- FAA’s pre-Malaysia flight warning: 777s have cracking, corrosion issues
- Facebook HQ locked down; employees searched as police field threat
- Glenn Ford free, after serving 30 years for murder he didn’t commit
- Congressman: McAuliffe victory means gun control a winning message
- Clinton aide admits soliciting disgraced D.C. fundraiser; says actions were legal
- Joel Osteen church victimized in $600K theft
- Obama goes shopping at Gap as minimum-wage thanks
- N.J. woman charged after client dies from black-market butt injections
- CIA chief Brennan ‘determined’ to speak out more this year
- Reset? What reset? U.S.-Russia ties at worst since Cold War
Colorado theater reopens after July massacre
AURORA, Colo. — The movie theater where a gunman opened fire during the midnight premiere of the latest "Batman" film in July reopened Thursday evening with a private ceremony.
Colorado Gov. John Hickenlooper and Aurora Mayor Steve Hogan spoke at the memorial event hosted by Cinemark, the theater's owner. Also in attendance were victims, family members, emergency responders, and others who share a connection to the July 20 shooting that left 12 dead and 70 injured.
But some victims and relatives refused to attend the ceremony. Family members of nine victims wrote a scathing letter to Cinemark earlier this month rejecting the invitation and blasting the Texas-based company for insensitivity.
But others say it's time to take the next step. An online poll done by Cinemark in August found that nearly 75 percent of respondents wanting the theater to reopen.
"Clearly, not everyone scarred by what happened wanted to be here," Mr. Hogan said at the ceremony. "That is a valid choice, and we will respect that choice. But everyone here made an equally valid choice, and my personal choice is to be here. I cannot allow the shooter in any way, shape or form to win."
Survivors have filed at least a half-dozen lawsuits accusing Cinemark of negligence. One widow has sued the University of Colorado psychiatrist who treated the gunman, and lawyers representing 14 moviegoers have filed notices saying they may sue the university or the psychiatrist.
Nancy Lewis, executive director of the Colorado Organization for Victims Assistance, said that victims' opinions on what should happen to the theater run the gamut from having it reopen to tearing it down. About 1,700 people were either in the 16-screen complex that night or had loved ones who were killed or injured.
"You have 1,700 people who were directly affected by this, and you're going to have 1,700 viewpoints about what should be done," Ms. Lewis said.
Cinemark Holdings Co. has sunk an estimated $1 million into renovations, including a new facade, seats and carpeting. The individual theaters are no longer identified by number: What was once Theater 9, the site of the worst carnage, is now called Auditorium H, according to KUSA-TV.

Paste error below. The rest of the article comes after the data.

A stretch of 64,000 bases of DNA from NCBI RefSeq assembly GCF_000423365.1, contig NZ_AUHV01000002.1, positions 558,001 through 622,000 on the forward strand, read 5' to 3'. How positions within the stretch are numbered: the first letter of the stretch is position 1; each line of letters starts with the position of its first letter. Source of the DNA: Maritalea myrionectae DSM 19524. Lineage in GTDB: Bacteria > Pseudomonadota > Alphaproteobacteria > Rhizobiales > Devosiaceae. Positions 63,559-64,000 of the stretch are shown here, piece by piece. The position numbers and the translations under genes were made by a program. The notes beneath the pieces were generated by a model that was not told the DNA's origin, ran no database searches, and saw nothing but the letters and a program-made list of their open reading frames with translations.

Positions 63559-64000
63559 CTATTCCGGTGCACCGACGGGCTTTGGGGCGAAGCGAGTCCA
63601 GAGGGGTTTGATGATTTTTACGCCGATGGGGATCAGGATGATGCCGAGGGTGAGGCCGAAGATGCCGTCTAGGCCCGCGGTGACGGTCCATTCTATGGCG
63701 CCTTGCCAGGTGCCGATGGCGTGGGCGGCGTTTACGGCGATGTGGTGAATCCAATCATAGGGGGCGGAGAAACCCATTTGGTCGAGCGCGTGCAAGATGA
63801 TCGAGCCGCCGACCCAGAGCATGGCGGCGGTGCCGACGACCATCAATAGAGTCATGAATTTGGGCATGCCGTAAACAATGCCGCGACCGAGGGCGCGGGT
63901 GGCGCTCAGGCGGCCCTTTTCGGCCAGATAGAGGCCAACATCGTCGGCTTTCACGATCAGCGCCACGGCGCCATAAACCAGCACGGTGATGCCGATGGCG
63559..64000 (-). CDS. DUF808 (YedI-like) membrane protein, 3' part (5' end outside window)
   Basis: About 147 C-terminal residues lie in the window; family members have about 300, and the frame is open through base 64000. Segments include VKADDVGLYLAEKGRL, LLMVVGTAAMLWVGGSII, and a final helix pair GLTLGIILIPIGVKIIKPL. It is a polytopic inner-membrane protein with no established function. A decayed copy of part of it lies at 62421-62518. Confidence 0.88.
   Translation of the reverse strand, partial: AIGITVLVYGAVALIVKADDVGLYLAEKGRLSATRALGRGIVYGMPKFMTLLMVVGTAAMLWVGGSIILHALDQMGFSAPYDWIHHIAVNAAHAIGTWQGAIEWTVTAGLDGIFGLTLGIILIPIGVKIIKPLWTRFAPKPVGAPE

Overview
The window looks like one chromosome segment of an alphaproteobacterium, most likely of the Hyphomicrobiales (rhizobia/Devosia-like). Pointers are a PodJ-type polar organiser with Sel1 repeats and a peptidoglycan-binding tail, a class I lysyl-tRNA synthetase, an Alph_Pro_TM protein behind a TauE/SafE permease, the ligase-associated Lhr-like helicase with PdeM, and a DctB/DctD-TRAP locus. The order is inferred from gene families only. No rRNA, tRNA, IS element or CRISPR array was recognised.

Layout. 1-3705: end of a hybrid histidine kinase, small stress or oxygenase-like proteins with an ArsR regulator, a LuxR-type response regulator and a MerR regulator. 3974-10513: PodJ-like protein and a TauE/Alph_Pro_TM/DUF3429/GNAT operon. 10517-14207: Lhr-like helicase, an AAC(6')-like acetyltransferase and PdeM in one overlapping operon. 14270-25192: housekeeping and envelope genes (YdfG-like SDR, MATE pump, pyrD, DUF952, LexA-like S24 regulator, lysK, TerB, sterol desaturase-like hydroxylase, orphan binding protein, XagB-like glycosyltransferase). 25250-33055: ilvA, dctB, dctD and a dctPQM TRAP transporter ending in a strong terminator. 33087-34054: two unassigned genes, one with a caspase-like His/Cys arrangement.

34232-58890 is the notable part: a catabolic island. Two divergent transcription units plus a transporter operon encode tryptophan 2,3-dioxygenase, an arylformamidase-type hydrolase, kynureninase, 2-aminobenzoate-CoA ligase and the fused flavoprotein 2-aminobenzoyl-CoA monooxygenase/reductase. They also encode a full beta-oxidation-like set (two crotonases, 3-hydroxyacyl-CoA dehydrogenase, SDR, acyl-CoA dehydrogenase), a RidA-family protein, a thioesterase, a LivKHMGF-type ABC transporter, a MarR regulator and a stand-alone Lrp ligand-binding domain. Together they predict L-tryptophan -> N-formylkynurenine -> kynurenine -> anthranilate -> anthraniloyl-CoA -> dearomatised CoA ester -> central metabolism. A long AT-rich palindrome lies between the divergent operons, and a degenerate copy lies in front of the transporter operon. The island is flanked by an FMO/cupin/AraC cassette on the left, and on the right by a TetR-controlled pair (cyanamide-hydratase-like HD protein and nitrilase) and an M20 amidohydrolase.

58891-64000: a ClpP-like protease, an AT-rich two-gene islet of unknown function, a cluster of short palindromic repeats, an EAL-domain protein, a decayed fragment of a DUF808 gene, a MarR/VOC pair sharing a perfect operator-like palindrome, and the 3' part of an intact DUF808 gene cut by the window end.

The venue also has a new name: Century Aurora, which replaces the former name, Century 16 Aurora.
Cinemark also is offering free screenings during the opening weekend, which runs Friday through Sunday. The theater isn't slated to be fully operational until Jan. 25.
"Our thoughts and prayers are with the victims, their families and loved ones, our employees and the entire Aurora community," Cinemark said in an online statement.
Survivors and relatives had a chance to tour the theater this week. They held a prayer vigil Wednesday night outside the theater, Ms. Lewis said.
The alternative Denver weekly Westword reported that the opening weekend's playlist includes shoot-'em-up fare in "The Bourne Legacy," "Red Dawn" and "Taken 2." The deadly July shooting occurred during the midnight showing of "The Dark Knight Rises," a Batman movie with no shortage of violent action.
The suspect, James Eagan Holmes, has been charged with multiple counts of murder and attempted murder. His arraignment is set for March 12.
Reopening the theater doesn't mean that the community is finished dealing with the tragedy, Mr. Hogan said.
"We're not finished yet," he said. "We won't be finished for years to come, but we've got to move forward, we've got to be strong and we've got to come out the other side better than we went in."
© Copyright 2014 The Washington Times, LLC. Click here for reprint permission.
About the Author
Valerie Richardson covers politics and the West from Denver. She can be reached at firstname.lastname@example.org.
- Six Senate seats could hinge on Keystone pipeline
- Stars not aligned with polls on Keystone
- Former Greenpeace insider Patrick Moore who questions climate change says he can stand the heat
- Pot shot: GOP candidates see hit to Colorado's image from legal weed
- Arizona veto likely to chill other religious freedom bills
Latest Blog Entries
TWT Video Picks
An America drowning in red ink is the land of the free no more
- Inside the Beltway: A new interest in Rahm Emanuel for 2016?
- David Jolly wins in Florida, GOP keeps swing district seat
- Kim Jong-un calls for execution of 33 Christians
- HURT: John Kerry The ridiculous face of a ridiculous U.S. diplomacy
- Brennan: Russia 'absolutely' could invade eastern Ukraine
- Bill Clinton poses for photo with Bunny Ranch prostitutes
- LOZANSKY: World War III over Ukraine, anyone?
- 80 people publicly executed across North Korea for films, Bibles
- CARNES: Kissinger's flawed and offensive analysis of Ukraine
- Minister sees breakthrough 'in months' for long-split Cyprus
Pope Francis meets his 'mini-me'
Celebrity deaths in 2014
Winter storm hits states — again